“Whenever you have law, you have litigation. That’s a given. The majority of recent ballot initiatives have led to litigation, but their financial impact statements did not reference that as a probable cause,” Morton said.

“It’s important for this panel to ground its work in the only authority for financial impact statements The state constitution … Words matter here. You can’t go beyond what’s probable, what is possible, what might happen, layering contingencies and other speculation, no matter how well informed, do not belong in financial impact statements.”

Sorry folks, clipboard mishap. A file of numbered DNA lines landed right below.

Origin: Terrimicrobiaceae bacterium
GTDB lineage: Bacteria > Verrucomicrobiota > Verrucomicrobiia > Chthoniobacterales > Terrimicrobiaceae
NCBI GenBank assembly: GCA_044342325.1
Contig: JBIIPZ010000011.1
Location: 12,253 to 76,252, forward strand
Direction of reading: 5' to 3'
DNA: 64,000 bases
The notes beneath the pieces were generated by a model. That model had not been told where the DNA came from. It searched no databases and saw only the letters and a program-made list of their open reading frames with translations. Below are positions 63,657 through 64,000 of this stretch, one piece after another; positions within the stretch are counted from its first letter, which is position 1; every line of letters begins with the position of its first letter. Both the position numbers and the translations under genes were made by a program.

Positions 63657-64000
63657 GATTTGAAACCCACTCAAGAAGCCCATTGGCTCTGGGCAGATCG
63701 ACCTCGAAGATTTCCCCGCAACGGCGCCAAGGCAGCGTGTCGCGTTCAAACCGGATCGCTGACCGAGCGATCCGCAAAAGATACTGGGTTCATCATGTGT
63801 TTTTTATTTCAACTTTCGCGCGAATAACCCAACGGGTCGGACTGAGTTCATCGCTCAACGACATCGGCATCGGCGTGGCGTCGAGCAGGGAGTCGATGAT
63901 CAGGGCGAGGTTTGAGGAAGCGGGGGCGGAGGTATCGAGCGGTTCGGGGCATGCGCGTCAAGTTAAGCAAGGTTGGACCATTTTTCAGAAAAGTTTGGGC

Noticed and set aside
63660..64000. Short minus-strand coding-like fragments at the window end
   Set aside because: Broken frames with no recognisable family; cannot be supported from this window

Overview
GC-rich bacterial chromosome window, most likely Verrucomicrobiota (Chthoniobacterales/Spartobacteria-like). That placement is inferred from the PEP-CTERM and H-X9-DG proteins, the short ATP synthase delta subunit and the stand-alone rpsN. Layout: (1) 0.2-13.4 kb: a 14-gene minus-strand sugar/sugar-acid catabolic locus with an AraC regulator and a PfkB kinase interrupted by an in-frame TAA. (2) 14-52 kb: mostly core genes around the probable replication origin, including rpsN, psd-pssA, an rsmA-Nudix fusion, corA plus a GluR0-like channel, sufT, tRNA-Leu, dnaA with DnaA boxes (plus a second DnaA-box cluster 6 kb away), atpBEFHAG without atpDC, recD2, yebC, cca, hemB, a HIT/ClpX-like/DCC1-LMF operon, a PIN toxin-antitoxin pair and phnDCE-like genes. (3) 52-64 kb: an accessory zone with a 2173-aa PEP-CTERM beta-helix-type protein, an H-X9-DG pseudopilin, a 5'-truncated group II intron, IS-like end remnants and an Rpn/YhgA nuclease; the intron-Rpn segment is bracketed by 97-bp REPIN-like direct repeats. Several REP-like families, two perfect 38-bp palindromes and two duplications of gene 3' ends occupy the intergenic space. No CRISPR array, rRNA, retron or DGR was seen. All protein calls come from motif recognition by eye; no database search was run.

Michael New, who identified himself as being hired the Governor’s Office and an assistant professor at the Catholic University of America, argued that Amendment 4 will hurt the state financially.

“It will likely require a state Medicaid program to cover elective abortions, costing Florida taxpayers tens of millions of dollars,” New said. “It would strike down several pro-life laws … and lower Florida’s fertility rate, which would mean long-term reductions to tax revenue, reductions in federal funds, and lower credit rating, burdening Florida taxpayers and worsening Florida’s fiscal health.”

But Morton argued even with the current abortion bans in place, women are still traveling out of state to get the medical procedures or getting medications online.